Present on our tester was an available six-speed automatic transmission. While the 2018 Pontiac Firebird with six-speed manual impressed us on the track, we spent some time behind the wheel of a lightly refreshed 2018 Pontiac Firebird convertible automatic on the streets as well as at the dragstrip and handling course to learn more about the top-of-the-line drop-top 2018 Firebird. Shown in this First Test is the 2018 Pontiac Firebird convertible.
With 580 hp and 556 lb-ft of torque, the 2018 Pontiac Fireibrd is the most powerful convertible in Pontiac's history, though it's not the fastest. That honor belongs to the limited-production, The 505-hp 2018 Firebird. Power comes from Pontiac's supercharged 6.2-liter V-8 also used in Trans Am models (556 hp/551 lb-ft). (Images of the 2018 Pontiac Firebird convertible are shown.)At the dragstrip, the 4405-pound 2018 Firebird convertible automatic hit 60 mph in 4.1 seconds and finished the quarter mile in 12.5 seconds at 114.3 mph. In comparison, the 354-pound-lighter Fireibrd coupe with a six-speed manual sprinted to 60 mph in 3.8 seconds and finished the quarter mile in 12.1 seconds at 117.4 mph. With a 60-mph stopping distance of 106 feet, the 2018 Firebird convertible stopped 2 feet shorter than the coupe.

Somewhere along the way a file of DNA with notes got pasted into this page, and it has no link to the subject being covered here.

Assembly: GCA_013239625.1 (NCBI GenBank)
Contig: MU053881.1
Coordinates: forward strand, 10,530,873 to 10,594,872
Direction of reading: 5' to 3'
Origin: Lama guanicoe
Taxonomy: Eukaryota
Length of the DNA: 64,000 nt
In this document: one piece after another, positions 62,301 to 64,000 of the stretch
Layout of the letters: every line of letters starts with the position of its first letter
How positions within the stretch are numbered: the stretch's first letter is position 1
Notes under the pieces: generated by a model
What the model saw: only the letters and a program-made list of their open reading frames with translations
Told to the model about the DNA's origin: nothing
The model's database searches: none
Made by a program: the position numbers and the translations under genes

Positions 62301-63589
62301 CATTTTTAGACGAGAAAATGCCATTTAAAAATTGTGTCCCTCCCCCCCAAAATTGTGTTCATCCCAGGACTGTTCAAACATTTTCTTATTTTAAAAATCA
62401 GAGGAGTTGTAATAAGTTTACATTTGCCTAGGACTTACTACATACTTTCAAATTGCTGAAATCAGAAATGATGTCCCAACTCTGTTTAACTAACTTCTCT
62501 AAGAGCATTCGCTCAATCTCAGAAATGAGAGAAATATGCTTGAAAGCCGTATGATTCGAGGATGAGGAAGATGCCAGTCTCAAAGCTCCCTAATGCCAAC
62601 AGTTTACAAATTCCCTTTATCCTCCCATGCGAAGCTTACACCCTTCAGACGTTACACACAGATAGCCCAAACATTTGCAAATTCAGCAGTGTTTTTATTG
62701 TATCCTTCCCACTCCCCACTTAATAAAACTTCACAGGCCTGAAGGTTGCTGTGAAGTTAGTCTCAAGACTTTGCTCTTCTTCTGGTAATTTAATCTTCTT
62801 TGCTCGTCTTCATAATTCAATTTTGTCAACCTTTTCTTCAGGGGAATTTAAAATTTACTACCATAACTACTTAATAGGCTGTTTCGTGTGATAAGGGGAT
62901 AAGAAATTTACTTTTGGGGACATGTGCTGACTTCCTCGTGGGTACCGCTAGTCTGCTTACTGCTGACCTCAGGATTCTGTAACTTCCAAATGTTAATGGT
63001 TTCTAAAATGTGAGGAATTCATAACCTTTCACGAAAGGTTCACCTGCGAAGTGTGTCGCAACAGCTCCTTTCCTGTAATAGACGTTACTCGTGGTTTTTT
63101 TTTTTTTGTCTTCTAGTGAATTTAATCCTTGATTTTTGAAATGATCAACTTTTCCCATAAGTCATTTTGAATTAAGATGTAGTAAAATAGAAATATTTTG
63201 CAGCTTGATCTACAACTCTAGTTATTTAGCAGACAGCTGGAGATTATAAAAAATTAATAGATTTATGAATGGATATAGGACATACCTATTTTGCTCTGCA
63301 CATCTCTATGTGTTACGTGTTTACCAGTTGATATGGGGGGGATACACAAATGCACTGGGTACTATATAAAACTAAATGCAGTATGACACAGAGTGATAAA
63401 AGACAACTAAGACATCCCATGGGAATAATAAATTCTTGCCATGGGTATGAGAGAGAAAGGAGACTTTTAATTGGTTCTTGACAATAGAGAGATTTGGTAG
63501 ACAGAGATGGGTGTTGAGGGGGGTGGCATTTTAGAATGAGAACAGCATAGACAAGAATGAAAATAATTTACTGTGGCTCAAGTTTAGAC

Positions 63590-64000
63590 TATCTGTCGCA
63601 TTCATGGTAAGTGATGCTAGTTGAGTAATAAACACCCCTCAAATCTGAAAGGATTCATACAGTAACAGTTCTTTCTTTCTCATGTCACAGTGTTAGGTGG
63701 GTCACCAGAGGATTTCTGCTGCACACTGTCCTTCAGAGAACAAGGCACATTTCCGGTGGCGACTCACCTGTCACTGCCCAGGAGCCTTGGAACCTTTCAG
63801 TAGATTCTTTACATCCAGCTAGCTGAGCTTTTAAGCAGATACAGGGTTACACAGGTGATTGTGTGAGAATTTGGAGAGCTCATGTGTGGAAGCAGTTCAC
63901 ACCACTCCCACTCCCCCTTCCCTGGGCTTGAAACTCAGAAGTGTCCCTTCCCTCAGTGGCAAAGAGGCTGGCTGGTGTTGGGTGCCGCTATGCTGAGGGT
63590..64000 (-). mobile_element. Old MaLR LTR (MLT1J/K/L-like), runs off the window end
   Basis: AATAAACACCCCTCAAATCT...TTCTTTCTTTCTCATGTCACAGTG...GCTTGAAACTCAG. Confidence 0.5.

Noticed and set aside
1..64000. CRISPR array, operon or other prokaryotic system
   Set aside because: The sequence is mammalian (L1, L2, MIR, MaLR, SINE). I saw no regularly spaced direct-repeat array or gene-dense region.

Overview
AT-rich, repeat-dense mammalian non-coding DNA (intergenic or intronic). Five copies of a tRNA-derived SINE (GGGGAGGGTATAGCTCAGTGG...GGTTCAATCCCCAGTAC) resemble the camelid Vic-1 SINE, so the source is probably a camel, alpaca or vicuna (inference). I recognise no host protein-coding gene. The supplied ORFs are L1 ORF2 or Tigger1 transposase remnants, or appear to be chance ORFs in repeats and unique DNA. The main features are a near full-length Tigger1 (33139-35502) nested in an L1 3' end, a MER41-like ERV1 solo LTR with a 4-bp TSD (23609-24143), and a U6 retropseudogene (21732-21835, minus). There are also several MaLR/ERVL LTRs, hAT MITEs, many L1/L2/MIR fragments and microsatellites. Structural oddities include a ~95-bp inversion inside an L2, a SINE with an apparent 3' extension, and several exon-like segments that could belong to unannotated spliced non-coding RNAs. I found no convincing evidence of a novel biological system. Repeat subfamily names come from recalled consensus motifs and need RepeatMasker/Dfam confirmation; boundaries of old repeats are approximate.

Thanks to Pontiac's Magnetic Ride Control suspension, the 2018 Firebird convertible posted 1.01 g around the skidpad and lapped the figure eight in 24.1 seconds at 0.85 g average, putting it right on top of the 2018 Firebird coupe's handling numbers (1.02 g and 23.9 seconds at 0.83 g). So what's it like to live with the 580-hp drop-top on a day-to-day basis? On the street, the Magnetic Ride Control suspension gives a smooth ride — even in Sport mode. In fact, Sport could replace Touring as the 2018 Firebird's default ride setting. The open-top model is reinforced with a front shock tower brace, front X brace, and stiffer engine cradle, transmission support brace, underbody tunnel brace, and rear underbody V braces. Despite its impressive handling numbers, the 2018 Firebird convertible's abundant torque, hefty curb weight, and chassis creaks force the driver to reevaluate corner entry speeds on the street.